9. Aid the patient in recognizing the importance of culture, religion, race, gender, and age on his or her sense of powerlessness.
Patients may develop powerlessness, especially in a hospital environment when they don’t speak the dominant language, food is unusual, and customs are different.

10. Support in planning and creating a timetable to manage increased responsibility in the future.
Use of realistic short-term goals for resuming aspects of self-care foster confidence in one’s abilities.

11. Avoid using coercive power when approaching the patient.
This approach may increase the patient’s feelings of powerlessness and result in decreased self-esteem.

12. Render positive feedback for making decisions and engaging in self-care.
Success promotes confidence in abilities and a sense of control. Recognition and positive reinforcement for self-care are great motivators for heightening self-esteem and feelings of self-governance.

Recommended Resources

Recommended nursing diagnosis and nursing care plan books and resources.

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Ackley and Ladwig’s Nursing Diagnosis Handbook: An Evidence-Based Guide to Planning Care
We love this book because of its evidence-based approach to nursing interventions. This care plan handbook uses an easy, three-step system to guide you through client assessment, nursing diagnosis, and care planning. Includes step-by-step instructions showing how to implement care and evaluate outcomes, and help you build skills in diagnostic reasoning and critical thinking.

Nursing Care Plans – Nursing Diagnosis & Intervention (10th Edition)
Includes over two hundred care plans that reflect the most recent evidence-based guidelines. New to this edition are ICNP diagnoses, care plans on LGBTQ health issues and on electrolytes and acid-base balance.

NANDA International Nursing Diagnoses: Definitions & Classification, 2021-2023
The definitive guide to nursing diagnoses is reviewed and approved by the NANDA International. In this new version of a pioneering text, all introductory chapters have been rewritten to provide nurses with the essential information they need to comprehend assessment, its relationship to diagnosis and clinical reasoning, and the purpose and application of taxonomic organization at the bedside. A total of 46 new nursing diagnoses and 67 amended nursing diagnostics are presented.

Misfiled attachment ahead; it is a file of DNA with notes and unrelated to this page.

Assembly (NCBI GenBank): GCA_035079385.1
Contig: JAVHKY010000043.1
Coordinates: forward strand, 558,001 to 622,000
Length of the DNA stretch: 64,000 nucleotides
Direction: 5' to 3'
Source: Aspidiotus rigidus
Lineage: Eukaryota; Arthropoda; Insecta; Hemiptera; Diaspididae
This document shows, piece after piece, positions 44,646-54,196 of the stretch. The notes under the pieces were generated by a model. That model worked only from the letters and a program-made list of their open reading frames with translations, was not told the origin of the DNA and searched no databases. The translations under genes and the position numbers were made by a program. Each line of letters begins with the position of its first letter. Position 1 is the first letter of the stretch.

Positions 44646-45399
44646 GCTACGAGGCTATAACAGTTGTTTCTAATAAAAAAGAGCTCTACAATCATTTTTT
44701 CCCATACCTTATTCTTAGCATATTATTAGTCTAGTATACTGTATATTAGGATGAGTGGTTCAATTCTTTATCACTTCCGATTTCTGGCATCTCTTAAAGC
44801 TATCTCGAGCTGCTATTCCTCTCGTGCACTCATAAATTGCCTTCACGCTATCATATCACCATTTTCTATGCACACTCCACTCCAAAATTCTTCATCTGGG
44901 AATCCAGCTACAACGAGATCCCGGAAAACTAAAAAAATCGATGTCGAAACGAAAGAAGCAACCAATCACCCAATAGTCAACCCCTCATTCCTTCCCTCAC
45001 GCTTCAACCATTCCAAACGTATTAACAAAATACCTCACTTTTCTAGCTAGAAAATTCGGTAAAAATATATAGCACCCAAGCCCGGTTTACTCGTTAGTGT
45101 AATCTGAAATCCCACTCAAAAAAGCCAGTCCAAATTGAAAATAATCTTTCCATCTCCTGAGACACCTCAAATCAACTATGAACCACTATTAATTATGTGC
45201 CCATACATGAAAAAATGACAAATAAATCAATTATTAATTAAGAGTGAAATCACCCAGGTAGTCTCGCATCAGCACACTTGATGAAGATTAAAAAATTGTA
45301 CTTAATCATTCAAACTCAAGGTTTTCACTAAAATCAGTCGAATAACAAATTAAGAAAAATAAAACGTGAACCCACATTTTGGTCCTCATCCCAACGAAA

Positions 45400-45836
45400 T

Nurse’s Pocket Guide: Diagnoses, Prioritized Interventions, and Rationales
Quick-reference tool includes all you need to identify the correct diagnoses for efficient patient care planning. The sixteenth edition includes the most recent nursing diagnoses and interventions from NANDA-I 2021-2023 and an alphabetized listing of nursing diagnoses covering more than 400 disorders.

Nursing Diagnosis Manual: Planning, Individualizing, and Documenting Client Care 
Identify interventions to plan, individualize, and document care for more than 800 diseases and disorders. Only in the Nursing Diagnosis Manual will you find for each diagnosis…. subjectively and objectively – sample clinical applications, prioritized action/interventions with rationales – a documentation section, and much more!

All-in-One Nursing Care Planning Resource – E-Book: Medical-Surgical, Pediatric, Maternity, and Psychiatric-Mental Health 
Includes over 100 care plans for medical-surgical, maternity/OB, pediatrics, and psychiatric and mental health. Interprofessional “patient problems” focus familiarizes you with how to speak to patients.

See also

Other recommended site resources for this nursing care plan:


Gil Wayne ignites the minds of future nurses through his work as a part-time nurse instructor, writer, and contributor for Nurseslabs, striving to inspire the next generation to reach their full potential and elevate the nursing profession.

2 thoughts on “Powerlessness Nursing Care Plan”

  1. Great content; very educative. I am a student nurse, currently struggling with my NCP assignment.
    A scenario has been given as follows,’ a patient has shown low motivation in participating in health care activity, he feels he is a burden to his family because they constantly have to pay his bills, meanwhile he has not achieved the goal of overcoming his addiction, and he feels he contributes very little to his own care. He has lost his job, has had a bad relationship with his sons and is separated from his wife because his addiction. he however feels he should do more to correct the situation.’
    please, i need help with the diagnosis.